Chapter Six, The way of Pottery, Beauty is in the Abdomen.
On my reading on craft I have found a lot of interesting writing around the practice of ceramics and pottery. There does seem to be alot more written on this than other crafts, not in the technical sense of how too, but on a back story of why, its place in culture and the development of individual practice. This has maybe developed in pottery as it is seen as being more ‘artistic’ than other crafts and therefore more has been written about the artistic process. Pottery has been lifted above other crafts from being more easily removed from usury, is it also more impractical or is it not attached, like woodworking to so many trades and jobs where it becomes dissolved and therefore less rarefied!
I relate to a lot that is written on pottery and as a woodworker there are many similarities so for the sake of furthering my reading I have been swapping the word pottery for woodwork and a whole field of interesting ideas opens up. Talking about wood in the same way as clay is talked about!
Carters six chapters of his book focus on the various practices in Japan that embody the idea of ‘do’ or ‘way’ a practice that leads one on a path of self discovery, and include Aikido, the Tea Ceremony and Pottery.
The history of craft and the its tradition within Japan also seem relevant, as Japan has, arguably a more intact tradition of craft and there is an appreciation and literature to support it. It is unlike my background in England where the craftsman/artisan as a form of common employment was mostly destroyed by the Industrial revolution in the early 19th century.
In the chapter on pottery he focuses mainly on two Japanese potters Shoji Hamada and Yanagi Soetsu and their ideas of ‘intution’ in the craftsmen process, a place ‘ independent of, if not prior to thinking ‘. They both saw beauty in certain utilitarian objects, 19th century hand made tea bowls become through the almost unconscious perfection of the craftsmen who made them a high form of art, one where the ego was absent.
The bowls express something the Zen buddhists talk of, a state of awareness that is ‘ non dualistic….no past or future, ugly or beauty, good or evil ‘. Here the potters emphasis the idea of Tariki or other power which is different from the Zen focus on Jiriki or self power. The art comes not from wilful intent but the ‘ spontaneous unfolding of a style that has no intent or pretense ‘. There is a unity of body and mind something beyond ‘ technical know-how or intellectual brilliance ‘. Hamada felt this, ‘ beauty is not in the head or the heart but in the abdomen ‘.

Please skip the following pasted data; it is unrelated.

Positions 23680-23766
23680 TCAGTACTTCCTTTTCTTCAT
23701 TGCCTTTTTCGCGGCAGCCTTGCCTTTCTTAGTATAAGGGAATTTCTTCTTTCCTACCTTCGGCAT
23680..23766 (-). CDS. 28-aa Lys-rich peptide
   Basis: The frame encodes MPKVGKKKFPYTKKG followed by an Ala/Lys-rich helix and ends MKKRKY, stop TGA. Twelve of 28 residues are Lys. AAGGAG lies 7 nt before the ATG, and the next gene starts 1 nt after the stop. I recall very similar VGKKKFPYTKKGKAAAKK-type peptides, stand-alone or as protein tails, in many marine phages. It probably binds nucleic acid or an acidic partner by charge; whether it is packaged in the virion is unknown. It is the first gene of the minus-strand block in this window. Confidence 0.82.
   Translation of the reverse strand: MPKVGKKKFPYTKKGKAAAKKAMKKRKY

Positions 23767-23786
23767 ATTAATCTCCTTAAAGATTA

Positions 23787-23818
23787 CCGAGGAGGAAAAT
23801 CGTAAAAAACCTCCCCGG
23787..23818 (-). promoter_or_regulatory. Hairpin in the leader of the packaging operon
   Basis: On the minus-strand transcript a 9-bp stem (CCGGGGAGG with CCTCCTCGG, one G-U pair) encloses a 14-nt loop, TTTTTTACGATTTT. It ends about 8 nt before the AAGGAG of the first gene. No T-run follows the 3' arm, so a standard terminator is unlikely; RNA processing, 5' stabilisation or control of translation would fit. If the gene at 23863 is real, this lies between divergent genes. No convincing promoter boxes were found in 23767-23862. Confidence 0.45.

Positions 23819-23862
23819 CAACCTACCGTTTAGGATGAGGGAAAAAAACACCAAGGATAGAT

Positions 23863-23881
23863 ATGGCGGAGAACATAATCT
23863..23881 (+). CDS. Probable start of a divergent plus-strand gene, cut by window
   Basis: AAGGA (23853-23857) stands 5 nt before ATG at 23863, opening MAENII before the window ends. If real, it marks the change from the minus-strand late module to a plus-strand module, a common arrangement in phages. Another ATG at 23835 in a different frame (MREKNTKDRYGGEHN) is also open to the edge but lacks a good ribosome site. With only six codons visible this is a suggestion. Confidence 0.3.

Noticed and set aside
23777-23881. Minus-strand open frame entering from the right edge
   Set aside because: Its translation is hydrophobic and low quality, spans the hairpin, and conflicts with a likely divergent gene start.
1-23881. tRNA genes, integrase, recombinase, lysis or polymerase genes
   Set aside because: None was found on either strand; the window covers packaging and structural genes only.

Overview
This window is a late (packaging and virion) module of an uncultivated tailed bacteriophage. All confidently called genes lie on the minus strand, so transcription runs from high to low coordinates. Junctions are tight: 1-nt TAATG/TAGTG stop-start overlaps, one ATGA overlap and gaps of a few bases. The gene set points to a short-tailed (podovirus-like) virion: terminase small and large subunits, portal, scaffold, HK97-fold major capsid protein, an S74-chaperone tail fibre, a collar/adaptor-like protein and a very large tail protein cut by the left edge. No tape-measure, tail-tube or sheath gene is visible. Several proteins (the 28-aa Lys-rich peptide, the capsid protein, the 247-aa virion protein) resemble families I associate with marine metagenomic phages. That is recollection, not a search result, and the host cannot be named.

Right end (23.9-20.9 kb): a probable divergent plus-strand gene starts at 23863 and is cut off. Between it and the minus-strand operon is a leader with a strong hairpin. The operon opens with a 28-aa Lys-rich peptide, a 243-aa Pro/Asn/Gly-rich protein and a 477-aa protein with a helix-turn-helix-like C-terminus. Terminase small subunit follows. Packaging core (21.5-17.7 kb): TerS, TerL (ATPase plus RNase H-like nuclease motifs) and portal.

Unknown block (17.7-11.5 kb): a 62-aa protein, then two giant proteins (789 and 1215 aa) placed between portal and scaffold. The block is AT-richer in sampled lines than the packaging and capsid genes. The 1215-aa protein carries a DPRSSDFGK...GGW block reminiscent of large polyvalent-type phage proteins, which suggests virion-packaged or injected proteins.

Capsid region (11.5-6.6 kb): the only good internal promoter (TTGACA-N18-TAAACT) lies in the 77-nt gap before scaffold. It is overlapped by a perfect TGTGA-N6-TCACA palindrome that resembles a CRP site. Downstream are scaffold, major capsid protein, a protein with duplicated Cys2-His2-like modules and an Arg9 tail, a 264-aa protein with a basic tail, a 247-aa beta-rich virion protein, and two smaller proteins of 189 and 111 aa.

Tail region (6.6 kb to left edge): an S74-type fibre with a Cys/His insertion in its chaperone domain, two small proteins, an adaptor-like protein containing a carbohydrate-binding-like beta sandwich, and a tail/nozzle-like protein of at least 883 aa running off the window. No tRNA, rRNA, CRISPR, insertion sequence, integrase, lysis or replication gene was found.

Shibusa a word that is in everyday use in Japan describes this aesthetic, Yamagi suggests English words to try and define it as, ‘ Austere-subdued-restrained- quietness-depth- simplicity-purity-unobtrusive ‘.
Hamada in his life as a craftsman wanted to make things that were not ‘ acceptable from the stand point of the usual idea of beauty… but aiming at making correct and healthy things…. pottery that is practical and not forced that responds to the nature of the materials, …. he did not want to make something outwardly beautiful, but to begin from the inside……I simply look at the pot and ask it what it wants ‘.
One of the reasons I read this book was for some ideas for a recent commision of a Gong Stand for the meditation hall of the Victoria Zen Centre. I was wanting it to reflect a tradition, I have a name for it now, Shibusa, but I also wanted to ‘ respond to the nature of the materials ‘ and the unavoidable influence of the natural world here. And bee able to combine them,I recently purchased the wood, Western Maple, which coincidently had come from a tree, fallen by BC Hydro from just down the road from the Zen Centre in East Sooke, it has interesting potential. Im going to try and post some pictures of the process of putting this together to see if I can honour these two distinct but complimentry elements.